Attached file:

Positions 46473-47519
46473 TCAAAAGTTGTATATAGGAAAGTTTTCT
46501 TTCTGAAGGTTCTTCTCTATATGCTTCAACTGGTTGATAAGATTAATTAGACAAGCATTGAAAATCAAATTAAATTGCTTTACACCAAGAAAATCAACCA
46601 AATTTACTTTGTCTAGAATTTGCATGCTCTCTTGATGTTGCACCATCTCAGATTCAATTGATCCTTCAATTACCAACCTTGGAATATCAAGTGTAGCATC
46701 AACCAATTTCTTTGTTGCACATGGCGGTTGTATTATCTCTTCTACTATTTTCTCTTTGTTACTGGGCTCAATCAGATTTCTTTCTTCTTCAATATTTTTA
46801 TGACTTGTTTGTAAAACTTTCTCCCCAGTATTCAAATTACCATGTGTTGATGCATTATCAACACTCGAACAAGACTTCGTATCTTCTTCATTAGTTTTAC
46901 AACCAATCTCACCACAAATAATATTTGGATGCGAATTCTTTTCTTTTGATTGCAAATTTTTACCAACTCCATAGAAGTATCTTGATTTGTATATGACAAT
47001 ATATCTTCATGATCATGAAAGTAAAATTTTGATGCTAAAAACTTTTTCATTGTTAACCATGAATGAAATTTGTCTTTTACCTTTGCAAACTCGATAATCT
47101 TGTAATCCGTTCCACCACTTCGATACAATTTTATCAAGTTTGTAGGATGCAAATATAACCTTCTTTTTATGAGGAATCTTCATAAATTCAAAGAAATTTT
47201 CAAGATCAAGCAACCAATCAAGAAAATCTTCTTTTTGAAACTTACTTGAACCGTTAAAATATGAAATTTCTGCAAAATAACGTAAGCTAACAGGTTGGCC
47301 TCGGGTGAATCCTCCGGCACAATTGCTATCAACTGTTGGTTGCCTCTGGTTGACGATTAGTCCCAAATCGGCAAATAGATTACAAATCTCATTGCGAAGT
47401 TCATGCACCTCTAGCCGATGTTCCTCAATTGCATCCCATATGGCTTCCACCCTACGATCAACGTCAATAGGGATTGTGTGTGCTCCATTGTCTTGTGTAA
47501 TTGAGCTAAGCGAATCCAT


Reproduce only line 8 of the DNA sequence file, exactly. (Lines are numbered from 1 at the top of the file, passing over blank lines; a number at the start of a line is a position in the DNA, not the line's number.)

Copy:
47001 ATATCTTCATGATCATGAAAGTAAAATTTTGATGCTAAAAACTTTTTCATTGTTAACCATGAATGAAATTTGTCTTTTACCTTTGCAAACTCGATAATCT